The industry is being driven by a number of key developments:
Business Process Improvements
Business Process Improvements (BPI) have been important to the sector and are being driven by the shift in end user demands. Companies can no longer offshore their customer service function to an anonymous provider who gives a standard service. Companies need their outsourced customer service function to be tailored to their particular business while ensuring that there are tangible improvements to the speed, cost and quality of service.
Quality customer service
Over the past decade companies have begun to view their outsourced client support provider as a strategic partner that aids them in executing their strategic vision, and as a brand ambassador.
Quality customer service does not only include customer interactions over the phone but integration across all channels. As multi-channel sources of customer interaction have improved, this has driven growth in these alternative areas.
A report from Aberdeen Group suggests that contact channels other than phone for customer service now account for more than 30% of interaction with customers. It also reports that businesses which have been using these alternative channels are recording more than double year-on-year improvements in customer satisfaction. This is a large contributor to the growth in the live and social media customer care sector and gives end customers a faster and better experience.
Due to the increase in service quality, there has been a parallel rise in demand for talent. End users are increasingly expecting service agents to speak their native language and have specialist expertise in their area. Customer support service providers which have multilingual agents, and those with expertise in their field, hold a competitive advantage in the market. Industry players are focusing on ensuring customer loyalty and retention in order to sustain profit margins.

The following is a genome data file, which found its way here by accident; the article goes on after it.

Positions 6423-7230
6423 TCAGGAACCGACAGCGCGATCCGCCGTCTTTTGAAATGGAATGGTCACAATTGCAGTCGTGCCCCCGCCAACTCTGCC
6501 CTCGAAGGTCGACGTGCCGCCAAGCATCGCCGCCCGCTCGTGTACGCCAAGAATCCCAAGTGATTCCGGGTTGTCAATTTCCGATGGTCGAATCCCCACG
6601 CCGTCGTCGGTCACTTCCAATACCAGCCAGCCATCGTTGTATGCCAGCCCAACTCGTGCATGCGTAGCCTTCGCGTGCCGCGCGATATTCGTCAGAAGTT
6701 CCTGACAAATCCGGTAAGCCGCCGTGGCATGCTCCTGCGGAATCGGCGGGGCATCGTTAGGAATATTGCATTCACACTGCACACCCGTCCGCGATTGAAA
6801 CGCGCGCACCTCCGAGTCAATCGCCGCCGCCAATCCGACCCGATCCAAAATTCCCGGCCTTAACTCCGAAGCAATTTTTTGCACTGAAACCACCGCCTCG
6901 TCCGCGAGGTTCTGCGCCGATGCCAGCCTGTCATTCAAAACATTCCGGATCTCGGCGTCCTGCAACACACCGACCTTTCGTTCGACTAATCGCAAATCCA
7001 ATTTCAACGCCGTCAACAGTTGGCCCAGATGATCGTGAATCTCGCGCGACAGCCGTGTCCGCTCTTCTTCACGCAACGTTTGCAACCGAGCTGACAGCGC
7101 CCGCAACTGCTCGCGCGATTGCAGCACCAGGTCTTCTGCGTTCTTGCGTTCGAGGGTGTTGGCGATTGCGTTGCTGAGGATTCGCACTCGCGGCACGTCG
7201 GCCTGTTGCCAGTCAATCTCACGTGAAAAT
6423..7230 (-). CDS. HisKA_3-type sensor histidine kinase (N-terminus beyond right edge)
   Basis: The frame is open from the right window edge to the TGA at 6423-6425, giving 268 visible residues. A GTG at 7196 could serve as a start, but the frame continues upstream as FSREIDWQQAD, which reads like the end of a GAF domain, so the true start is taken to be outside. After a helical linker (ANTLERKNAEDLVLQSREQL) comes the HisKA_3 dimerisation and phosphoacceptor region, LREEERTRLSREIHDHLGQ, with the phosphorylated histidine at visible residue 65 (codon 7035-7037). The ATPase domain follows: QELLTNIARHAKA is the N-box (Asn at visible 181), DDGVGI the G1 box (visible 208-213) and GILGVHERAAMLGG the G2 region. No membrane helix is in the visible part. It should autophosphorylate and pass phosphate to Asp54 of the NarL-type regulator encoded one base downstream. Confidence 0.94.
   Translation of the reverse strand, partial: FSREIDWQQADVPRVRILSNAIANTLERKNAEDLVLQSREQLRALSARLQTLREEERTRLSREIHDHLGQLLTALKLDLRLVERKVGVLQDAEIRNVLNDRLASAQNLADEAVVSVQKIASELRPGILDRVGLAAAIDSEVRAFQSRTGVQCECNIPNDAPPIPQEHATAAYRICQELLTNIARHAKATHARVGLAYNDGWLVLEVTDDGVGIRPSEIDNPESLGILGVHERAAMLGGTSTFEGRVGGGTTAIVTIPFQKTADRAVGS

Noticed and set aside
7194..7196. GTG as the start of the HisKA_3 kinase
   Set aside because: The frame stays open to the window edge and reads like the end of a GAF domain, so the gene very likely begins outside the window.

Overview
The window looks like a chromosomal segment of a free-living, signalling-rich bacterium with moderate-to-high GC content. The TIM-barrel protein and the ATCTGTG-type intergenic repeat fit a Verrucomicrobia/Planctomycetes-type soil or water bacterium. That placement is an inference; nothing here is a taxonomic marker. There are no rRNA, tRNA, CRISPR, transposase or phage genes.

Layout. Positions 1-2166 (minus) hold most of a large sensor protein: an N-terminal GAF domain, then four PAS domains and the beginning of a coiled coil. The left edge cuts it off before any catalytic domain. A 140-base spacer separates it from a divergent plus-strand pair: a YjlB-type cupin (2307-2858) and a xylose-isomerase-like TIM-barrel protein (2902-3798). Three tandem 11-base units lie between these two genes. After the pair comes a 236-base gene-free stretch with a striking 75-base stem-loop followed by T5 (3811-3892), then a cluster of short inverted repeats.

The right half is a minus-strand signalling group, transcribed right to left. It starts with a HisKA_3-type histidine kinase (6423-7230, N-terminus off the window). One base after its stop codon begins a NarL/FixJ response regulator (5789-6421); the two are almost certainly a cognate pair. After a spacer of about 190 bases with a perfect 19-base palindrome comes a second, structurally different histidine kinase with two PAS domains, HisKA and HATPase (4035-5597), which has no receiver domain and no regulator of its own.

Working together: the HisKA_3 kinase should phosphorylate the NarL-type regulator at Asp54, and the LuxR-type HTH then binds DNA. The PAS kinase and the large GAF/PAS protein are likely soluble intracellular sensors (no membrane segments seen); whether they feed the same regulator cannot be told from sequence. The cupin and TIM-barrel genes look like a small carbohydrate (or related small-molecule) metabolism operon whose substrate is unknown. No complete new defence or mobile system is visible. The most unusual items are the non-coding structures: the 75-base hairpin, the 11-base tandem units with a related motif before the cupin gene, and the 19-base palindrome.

Providers which concentrate on a particular industry are well placed to deliver a quality, differentiated service. Such specialisation results in better alignment with service providers and their brand, and higher levels of service to end users.
Specialist service providers are also better placed to deal with common challenges faced by their clients trying to deliver faster solutions and better quality end user engagements.
Vendors which don’t have the required industry expertise face a number of risks. If a service provider does not know their market or the common challenges their customers face, there is the risk of the end user being dissatisfied resulting in lost time, money and brand goodwill.
There can be pressure on providers due to rising costs and tighter margins such as from higher wage costs or inflation. However, these margin pressures can be offset by revenue growth achieved by delivering high quality and differentiated services.
For instance, in the UK there has been a sustained period of employment growth in the business services sector, indicating a significant skills shortage. The Brexit vote, coupled with the growing global mobilisation of workers, means that UK companies in particular will come under pressure regards employee costs. Competition for talent will also contribute to further wage pressures. Cost control measures and economies of scale through acquisition can help companies mitigate these cost risks.